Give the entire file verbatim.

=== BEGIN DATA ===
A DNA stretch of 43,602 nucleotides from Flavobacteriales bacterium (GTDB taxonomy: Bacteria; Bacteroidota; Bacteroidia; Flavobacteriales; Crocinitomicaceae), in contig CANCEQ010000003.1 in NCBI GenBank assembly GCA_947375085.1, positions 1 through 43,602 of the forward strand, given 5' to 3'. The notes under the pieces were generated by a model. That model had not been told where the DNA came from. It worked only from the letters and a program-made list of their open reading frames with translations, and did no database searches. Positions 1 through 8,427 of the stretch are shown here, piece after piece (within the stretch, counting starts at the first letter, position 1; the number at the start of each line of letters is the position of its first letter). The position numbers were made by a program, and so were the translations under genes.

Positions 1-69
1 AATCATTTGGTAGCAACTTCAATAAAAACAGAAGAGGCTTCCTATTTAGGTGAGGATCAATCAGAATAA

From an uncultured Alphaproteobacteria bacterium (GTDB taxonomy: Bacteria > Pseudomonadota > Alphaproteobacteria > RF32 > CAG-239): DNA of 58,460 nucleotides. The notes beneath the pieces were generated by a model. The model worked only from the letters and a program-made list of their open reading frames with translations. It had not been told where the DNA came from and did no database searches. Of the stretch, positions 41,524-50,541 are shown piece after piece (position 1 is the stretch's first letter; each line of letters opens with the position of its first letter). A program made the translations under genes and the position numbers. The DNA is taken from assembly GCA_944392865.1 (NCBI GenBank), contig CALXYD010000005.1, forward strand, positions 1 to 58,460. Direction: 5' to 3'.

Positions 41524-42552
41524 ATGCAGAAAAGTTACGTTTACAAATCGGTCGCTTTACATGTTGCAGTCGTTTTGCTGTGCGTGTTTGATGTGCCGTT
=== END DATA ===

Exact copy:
A DNA stretch of 43,602 nucleotides from Flavobacteriales bacterium (GTDB taxonomy: Bacteria; Bacteroidota; Bacteroidia; Flavobacteriales; Crocinitomicaceae), in contig CANCEQ010000003.1 in NCBI GenBank assembly GCA_947375085.1, positions 1 through 43,602 of the forward strand, given 5' to 3'. The notes under the pieces were generated by a model. That model had not been told where the DNA came from. It worked only from the letters and a program-made list of their open reading frames with translations, and did no database searches. Positions 1 through 8,427 of the stretch are shown here, piece after piece (within the stretch, counting starts at the first letter, position 1; the number at the start of each line of letters is the position of its first letter). The position numbers were made by a program, and so were the translations under genes.

Positions 1-69
1 AATCATTTGGTAGCAACTTCAATAAAAACAGAAGAGGCTTCCTATTTAGGTGAGGATCAATCAGAATAA

From an uncultured Alphaproteobacteria bacterium (GTDB taxonomy: Bacteria > Pseudomonadota > Alphaproteobacteria > RF32 > CAG-239): DNA of 58,460 nucleotides. The notes beneath the pieces were generated by a model. The model worked only from the letters and a program-made list of their open reading frames with translations. It had not been told where the DNA came from and did no database searches. Of the stretch, positions 41,524-50,541 are shown piece after piece (position 1 is the stretch's first letter; each line of letters opens with the position of its first letter). A program made the translations under genes and the position numbers. The DNA is taken from assembly GCA_944392865.1 (NCBI GenBank), contig CALXYD010000005.1, forward strand, positions 1 to 58,460. Direction: 5' to 3'.

Positions 41524-42552
41524 ATGCAGAAAAGTTACGTTTACAAATCGGTCGCTTTACATGTTGCAGTCGTTTTGCTGTGCGTGTTTGATGTGCCGTT